Throughout Girls’ second season, I've been struggling with my reaction to Adam, Hannah's ex-boyfriend who broke up with her in last year's finale. There's no question that Adam Driver is a tremendously magnetic actor, which makes it exceptionally uncomfortable and constantly compelling to watch him paint a nuanced portrait of a jerk. As Adam transitioned from being Hannah's hookup of convenience to her boyfriend, he treated her with more respect and earned more of the audience's in return. But as he's slid back into old ways and worse, Girls is raising an interesting and disturbing question: What's the line between a dangerous person and someone who is failing to be the good man he’d like to think himself to be?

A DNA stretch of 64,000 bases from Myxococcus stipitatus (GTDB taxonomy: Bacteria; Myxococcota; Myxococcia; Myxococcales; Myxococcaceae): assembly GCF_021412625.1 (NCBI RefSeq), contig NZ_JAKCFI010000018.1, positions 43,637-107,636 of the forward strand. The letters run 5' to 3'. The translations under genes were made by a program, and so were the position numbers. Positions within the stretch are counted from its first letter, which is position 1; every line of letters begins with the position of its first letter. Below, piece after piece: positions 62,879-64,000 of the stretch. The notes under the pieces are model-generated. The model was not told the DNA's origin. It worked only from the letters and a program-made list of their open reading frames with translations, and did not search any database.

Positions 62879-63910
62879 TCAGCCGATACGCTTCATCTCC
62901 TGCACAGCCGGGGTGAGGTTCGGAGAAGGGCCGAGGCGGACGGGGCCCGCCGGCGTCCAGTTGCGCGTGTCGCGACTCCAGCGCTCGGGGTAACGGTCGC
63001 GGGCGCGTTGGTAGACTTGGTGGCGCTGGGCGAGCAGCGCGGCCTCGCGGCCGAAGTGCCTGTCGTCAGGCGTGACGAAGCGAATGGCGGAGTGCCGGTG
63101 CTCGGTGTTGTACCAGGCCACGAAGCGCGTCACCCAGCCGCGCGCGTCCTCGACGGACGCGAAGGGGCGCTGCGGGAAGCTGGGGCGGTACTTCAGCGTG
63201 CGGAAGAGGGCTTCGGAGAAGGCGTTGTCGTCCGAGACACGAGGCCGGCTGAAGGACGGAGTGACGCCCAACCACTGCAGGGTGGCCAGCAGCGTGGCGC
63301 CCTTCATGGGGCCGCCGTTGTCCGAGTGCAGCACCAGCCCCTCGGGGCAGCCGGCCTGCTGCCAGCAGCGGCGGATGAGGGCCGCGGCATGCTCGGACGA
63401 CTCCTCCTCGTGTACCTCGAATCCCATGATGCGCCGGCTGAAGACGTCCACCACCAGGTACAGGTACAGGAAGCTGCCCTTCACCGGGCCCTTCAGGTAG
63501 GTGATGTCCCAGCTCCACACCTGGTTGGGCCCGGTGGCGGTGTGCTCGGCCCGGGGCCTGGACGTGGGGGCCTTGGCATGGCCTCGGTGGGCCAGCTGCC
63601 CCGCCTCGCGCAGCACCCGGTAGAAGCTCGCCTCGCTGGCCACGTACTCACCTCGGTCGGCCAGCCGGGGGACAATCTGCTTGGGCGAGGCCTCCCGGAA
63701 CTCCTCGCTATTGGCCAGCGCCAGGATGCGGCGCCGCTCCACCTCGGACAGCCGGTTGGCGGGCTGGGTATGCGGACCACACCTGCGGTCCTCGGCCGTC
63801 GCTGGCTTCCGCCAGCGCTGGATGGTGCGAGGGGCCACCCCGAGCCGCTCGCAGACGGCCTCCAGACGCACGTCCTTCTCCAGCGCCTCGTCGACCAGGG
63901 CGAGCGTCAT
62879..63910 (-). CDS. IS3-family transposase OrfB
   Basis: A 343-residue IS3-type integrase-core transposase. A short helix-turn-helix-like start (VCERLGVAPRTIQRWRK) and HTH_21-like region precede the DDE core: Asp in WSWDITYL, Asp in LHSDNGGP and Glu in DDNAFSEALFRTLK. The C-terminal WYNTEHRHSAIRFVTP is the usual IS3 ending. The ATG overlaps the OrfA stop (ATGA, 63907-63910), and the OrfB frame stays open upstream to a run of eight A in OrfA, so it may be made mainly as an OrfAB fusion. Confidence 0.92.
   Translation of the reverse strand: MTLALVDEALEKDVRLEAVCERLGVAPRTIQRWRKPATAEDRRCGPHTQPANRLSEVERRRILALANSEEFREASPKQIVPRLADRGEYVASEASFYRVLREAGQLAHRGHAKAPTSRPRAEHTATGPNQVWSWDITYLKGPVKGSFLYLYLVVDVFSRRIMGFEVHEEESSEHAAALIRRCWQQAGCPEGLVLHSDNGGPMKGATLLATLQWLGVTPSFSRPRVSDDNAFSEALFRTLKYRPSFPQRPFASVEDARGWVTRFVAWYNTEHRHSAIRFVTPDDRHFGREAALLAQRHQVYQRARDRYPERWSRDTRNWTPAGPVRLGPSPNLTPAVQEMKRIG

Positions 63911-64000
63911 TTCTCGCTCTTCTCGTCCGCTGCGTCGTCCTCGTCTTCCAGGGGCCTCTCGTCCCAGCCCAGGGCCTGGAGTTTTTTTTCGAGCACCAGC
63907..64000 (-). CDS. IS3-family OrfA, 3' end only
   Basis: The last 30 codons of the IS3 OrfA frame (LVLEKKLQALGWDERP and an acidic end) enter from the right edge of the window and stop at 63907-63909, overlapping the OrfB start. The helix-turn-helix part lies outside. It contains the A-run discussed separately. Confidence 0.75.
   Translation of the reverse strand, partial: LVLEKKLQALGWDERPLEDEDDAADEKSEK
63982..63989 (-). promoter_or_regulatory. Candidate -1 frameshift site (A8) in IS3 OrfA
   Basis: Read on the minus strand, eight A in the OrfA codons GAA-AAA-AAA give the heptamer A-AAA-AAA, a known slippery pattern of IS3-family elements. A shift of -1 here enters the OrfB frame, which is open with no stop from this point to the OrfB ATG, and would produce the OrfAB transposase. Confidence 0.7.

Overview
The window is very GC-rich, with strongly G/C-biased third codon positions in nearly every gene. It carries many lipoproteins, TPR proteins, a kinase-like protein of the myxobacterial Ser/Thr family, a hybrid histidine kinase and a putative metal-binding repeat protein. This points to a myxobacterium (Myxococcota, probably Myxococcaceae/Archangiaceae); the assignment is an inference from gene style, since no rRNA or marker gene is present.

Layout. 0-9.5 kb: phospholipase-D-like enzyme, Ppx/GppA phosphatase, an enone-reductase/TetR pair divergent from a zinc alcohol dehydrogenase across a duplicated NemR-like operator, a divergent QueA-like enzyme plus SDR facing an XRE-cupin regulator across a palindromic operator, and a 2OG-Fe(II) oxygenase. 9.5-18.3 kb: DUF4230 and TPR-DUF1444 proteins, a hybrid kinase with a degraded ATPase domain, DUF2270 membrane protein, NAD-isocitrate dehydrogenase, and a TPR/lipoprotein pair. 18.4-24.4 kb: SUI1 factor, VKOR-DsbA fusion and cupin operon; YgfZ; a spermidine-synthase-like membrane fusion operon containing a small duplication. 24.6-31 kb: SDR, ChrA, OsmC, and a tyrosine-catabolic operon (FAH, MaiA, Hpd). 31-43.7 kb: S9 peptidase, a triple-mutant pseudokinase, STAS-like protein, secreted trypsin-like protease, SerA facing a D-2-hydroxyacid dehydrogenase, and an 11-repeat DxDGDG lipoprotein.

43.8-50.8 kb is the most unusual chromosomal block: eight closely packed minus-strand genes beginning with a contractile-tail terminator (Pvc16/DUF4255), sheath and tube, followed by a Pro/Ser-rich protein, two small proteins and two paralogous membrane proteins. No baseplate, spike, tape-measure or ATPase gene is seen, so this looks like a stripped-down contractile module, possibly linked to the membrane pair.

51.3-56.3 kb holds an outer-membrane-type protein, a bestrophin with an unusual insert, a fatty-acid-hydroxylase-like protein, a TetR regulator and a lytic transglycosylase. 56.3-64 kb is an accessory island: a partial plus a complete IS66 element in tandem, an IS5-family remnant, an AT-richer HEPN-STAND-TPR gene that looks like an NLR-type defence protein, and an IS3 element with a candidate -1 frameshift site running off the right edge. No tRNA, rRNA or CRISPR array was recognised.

After the breakup, Girls may have intended for Adam's behavior to be funny and pathetic, but I started to find it scary. Manipulating Hannah into effectively acting as his home health aide after he was hit by a truck mid-breakup was a way for Adam to keep Hannah close to him. His YouTube videos exposed a degree of obsession and emotional intensity that could be reasonably interpreted as dangerous. When Hannah called the cops on Adam, I couldn't really blame her, and I appreciated that the cops took the possibility of a threat to her safety seriously. Adam's filching a dog from Staten Island might seem like an excuse for him and Ray to have a kooky adventure, but it's in keeping with a guy who with an underdeveloped sense of boundaries and an exaggerated sense of entitlement.